Monthly Archives: November 2010

Treasurehunt for youth to unite old Nicosia: 28 November

CCMC member Soma Akriton along with Mediation Association, within the framework of the Youth Activism project funded by UNDP-ACT, is organising “Let’s Unite Old Nicosia” – an educational event designed to bring together young people in an exploring, learning and working-together experience. The event will take place on Sunday 28 November at 10:30am.

Participants will work against the clock, in competition with other teams, to complete a carefully prepared series of tasks designed to enhance awareness, discovery, communication skills, cooperation and leadership.

Mixed team members will navigate their way around the old city of Nicosia within a specified time period, using the map provided, and working out the answers to the clues, whilst viewing and appreciating the historic surrounds. Join the team on Sunday 28 November at 10:30am, starting at Ledra Street. All participants will be divided into three age-based categories:

  • 6-11 years olds – who need accompaniment by their parents
  • 12-14 year olds – junior category – participants will be escorted by youth leaders allocated by organizers
  • 15-18+ years – participants will compete in mixed groups of 8-10 people.

Winning teams will be awarded with prizes. Go along and bring as many people as you can to show the youth of Cyprus are visible! For registering and more information please visit wwww.multiculturalcyprus.org.

An English language flyer with more details can be downloaded here.

Για πληροφορίες στα Ελληνικά κάντε κλίκ εδώ.

 

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Puppet Show this Saturday 27 November!

 

Come along to a San Francisco street-style Puppet Show this Saturday the 27th November 2010 at 11am at the J. William Fulbright Center, Nicosia.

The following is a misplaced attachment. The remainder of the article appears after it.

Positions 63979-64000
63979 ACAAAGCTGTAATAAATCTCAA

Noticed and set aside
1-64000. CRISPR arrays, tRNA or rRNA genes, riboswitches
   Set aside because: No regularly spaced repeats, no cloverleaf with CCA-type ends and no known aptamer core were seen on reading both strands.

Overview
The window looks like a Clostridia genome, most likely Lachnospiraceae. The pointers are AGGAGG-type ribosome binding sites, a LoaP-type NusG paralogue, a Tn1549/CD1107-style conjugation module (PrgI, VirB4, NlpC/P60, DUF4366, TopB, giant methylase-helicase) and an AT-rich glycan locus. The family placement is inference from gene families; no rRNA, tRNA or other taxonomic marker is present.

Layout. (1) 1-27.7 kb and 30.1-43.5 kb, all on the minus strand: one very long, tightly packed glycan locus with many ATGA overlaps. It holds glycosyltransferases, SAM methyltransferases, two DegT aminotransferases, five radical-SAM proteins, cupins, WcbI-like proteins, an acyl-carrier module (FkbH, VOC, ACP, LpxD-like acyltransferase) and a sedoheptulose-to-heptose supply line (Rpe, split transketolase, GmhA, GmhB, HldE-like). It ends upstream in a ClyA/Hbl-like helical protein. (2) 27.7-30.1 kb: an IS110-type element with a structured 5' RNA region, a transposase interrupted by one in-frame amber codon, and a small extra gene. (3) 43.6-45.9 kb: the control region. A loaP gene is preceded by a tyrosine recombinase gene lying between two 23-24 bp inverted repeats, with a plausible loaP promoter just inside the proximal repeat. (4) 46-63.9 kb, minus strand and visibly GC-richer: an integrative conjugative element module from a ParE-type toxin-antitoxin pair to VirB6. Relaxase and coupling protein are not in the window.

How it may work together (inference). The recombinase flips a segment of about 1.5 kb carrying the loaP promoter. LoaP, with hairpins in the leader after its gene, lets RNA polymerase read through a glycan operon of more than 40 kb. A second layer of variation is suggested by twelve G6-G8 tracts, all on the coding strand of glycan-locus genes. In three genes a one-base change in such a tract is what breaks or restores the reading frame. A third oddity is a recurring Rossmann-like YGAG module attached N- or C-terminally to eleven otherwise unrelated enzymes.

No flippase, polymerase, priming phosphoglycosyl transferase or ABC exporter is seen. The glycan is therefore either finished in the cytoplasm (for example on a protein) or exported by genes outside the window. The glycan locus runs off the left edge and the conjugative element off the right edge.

Children are especially welcome! The puppet show will be in English with Turkish and Greek translation.

Competition for Human Rights Day 2010

CCMC members KISA and the Turkish Cypriot Human Rights Foundation (TCHRF) have launched an art competition on the occasion of the International Human Rights Day, which aims to promote and highlight the importance of International Human Rights Day. The theme of the competition is “Human rights through the eyes of the youth”. Continue reading

Paying for news online – a model for Cyprus?

‘The one thing I would say is that what are you seeing here is something at its very early stages, but also a revelation as well as a revolution in journalism’ – John Harding, Editor of the Times

One of the biggest challenges facing newspapers is identifying a viable business model, responding to a trend of declining traditional readership. And while the internet has emerged as an obvious alternative, it has been shown that it has the capacity to fragment audiences, as users no longer rely on one site exclusively as their source of news. The importance of this debate also has resonance in Cyprus, with an increasing number of newspapers upgrading their online service.

The Times of London has announced that, since its ‘paywall’ went up four months ago, it has secured 105.000 sales from people who had paid to access either the Times and Sunday Times websites and/or its iPad and Kindle applications. For a discussion on the topic, you can hear the Editor the Times John Harding speaking on BBC Radio 4’s Today programme here.

Peace and Conflict in the Media

In an article on the Guardian website, Roy Greenslade toils with the question of whether journalism dealing with conflict can actually promote peace. Prompted by the findings of a report – ‘Measuring Peace in the Media‘ – he notes that while ‘there appears to be a growing band of people, including some experienced reporters, who think journalism has a responsibility to give peace a helping hand … in practical terms there is clearly a long way to go’.

The report, produced by Institute for Economics and Peace (IEP) and Media Tenor, ‘which analysed the output of 37 TV news and current affairs programmes from 23 networks in 15 countries, found that what it calls “positive-peace stories” made up just 1.6% of the total’.

Both the findings of the report, and the thoughts of Roy Greenslade, are of particular interest to the Collaborative Media Initiative, a one-year project implemented under the auspices of CCMC, which aims to facilitate an improvement in relationships through dialogue, and increase opportunities for media stakeholders from the two communities in Cyprus to collaborate. For a local perspective on the media and the Cyprus Question, please visit the recent submissions of Marios Demetriou (in Greek) and Hasan Hasturer (Turkish).

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